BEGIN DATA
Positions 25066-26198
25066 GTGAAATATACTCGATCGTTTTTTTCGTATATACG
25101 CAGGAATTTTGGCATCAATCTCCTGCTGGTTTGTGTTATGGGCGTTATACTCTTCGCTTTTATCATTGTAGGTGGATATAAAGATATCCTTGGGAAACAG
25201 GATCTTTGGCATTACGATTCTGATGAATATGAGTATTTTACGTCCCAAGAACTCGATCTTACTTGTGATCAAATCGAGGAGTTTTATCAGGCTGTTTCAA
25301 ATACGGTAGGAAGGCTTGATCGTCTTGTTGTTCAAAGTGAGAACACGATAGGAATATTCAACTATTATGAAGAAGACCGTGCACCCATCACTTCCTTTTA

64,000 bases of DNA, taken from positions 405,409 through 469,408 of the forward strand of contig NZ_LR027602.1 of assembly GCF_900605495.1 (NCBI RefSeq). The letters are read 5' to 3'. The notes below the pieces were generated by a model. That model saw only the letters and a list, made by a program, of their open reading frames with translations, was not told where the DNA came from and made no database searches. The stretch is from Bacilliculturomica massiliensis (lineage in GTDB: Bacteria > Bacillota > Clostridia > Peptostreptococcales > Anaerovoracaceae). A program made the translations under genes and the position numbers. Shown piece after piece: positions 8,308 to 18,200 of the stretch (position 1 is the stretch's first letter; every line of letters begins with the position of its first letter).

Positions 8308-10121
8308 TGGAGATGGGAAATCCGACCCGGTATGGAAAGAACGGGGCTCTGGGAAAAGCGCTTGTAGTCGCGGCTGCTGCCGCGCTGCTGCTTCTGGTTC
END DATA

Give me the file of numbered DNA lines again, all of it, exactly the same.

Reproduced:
Positions 25066-26198
25066 GTGAAATATACTCGATCGTTTTTTTCGTATATACG
25101 CAGGAATTTTGGCATCAATCTCCTGCTGGTTTGTGTTATGGGCGTTATACTCTTCGCTTTTATCATTGTAGGTGGATATAAAGATATCCTTGGGAAACAG
25201 GATCTTTGGCATTACGATTCTGATGAATATGAGTATTTTACGTCCCAAGAACTCGATCTTACTTGTGATCAAATCGAGGAGTTTTATCAGGCTGTTTCAA
25301 ATACGGTAGGAAGGCTTGATCGTCTTGTTGTTCAAAGTGAGAACACGATAGGAATATTCAACTATTATGAAGAAGACCGTGCACCCATCACTTCCTTTTA

64,000 bases of DNA, taken from positions 405,409 through 469,408 of the forward strand of contig NZ_LR027602.1 of assembly GCF_900605495.1 (NCBI RefSeq). The letters are read 5' to 3'. The notes below the pieces were generated by a model. That model saw only the letters and a list, made by a program, of their open reading frames with translations, was not told where the DNA came from and made no database searches. The stretch is from Bacilliculturomica massiliensis (lineage in GTDB: Bacteria > Bacillota > Clostridia > Peptostreptococcales > Anaerovoracaceae). A program made the translations under genes and the position numbers. Shown piece after piece: positions 8,308 to 18,200 of the stretch (position 1 is the stretch's first letter; every line of letters begins with the position of its first letter).

Positions 8308-10121
8308 TGGAGATGGGAAATCCGACCCGGTATGGAAAGAACGGGGCTCTGGGAAAAGCGCTTGTAGTCGCGGCTGCTGCCGCGCTGCTGCTTCTGGTTC